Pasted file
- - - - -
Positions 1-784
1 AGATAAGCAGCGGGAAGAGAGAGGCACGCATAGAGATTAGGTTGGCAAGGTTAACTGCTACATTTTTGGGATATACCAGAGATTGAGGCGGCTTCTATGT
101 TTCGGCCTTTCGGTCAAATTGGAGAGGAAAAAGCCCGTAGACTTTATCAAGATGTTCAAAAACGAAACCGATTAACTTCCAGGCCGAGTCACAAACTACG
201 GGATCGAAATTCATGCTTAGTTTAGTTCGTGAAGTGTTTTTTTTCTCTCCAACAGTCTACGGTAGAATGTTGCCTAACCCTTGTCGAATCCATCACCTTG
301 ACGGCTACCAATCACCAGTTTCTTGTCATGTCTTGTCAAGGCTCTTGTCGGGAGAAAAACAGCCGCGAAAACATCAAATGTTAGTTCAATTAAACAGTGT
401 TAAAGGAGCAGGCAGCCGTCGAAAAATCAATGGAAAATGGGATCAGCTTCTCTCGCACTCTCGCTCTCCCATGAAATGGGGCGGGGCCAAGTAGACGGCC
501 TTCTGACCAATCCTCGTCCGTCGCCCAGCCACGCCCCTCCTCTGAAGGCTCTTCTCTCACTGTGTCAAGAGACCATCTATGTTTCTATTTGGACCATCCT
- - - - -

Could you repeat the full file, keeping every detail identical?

Positions 1-784
1 AGATAAGCAGCGGGAAGAGAGAGGCACGCATAGAGATTAGGTTGGCAAGGTTAACTGCTACATTTTTGGGATATACCAGAGATTGAGGCGGCTTCTATGT
101 TTCGGCCTTTCGGTCAAATTGGAGAGGAAAAAGCCCGTAGACTTTATCAAGATGTTCAAAAACGAAACCGATTAACTTCCAGGCCGAGTCACAAACTACG
201 GGATCGAAATTCATGCTTAGTTTAGTTCGTGAAGTGTTTTTTTTCTCTCCAACAGTCTACGGTAGAATGTTGCCTAACCCTTGTCGAATCCATCACCTTG
301 ACGGCTACCAATCACCAGTTTCTTGTCATGTCTTGTCAAGGCTCTTGTCGGGAGAAAAACAGCCGCGAAAACATCAAATGTTAGTTCAATTAAACAGTGT
401 TAAAGGAGCAGGCAGCCGTCGAAAAATCAATGGAAAATGGGATCAGCTTCTCTCGCACTCTCGCTCTCCCATGAAATGGGGCGGGGCCAAGTAGACGGCC
501 TTCTGACCAATCCTCGTCCGTCGCCCAGCCACGCCCCTCCTCTGAAGGCTCTTCTCTCACTGTGTCAAGAGACCATCTATGTTTCTATTTGGACCATCCT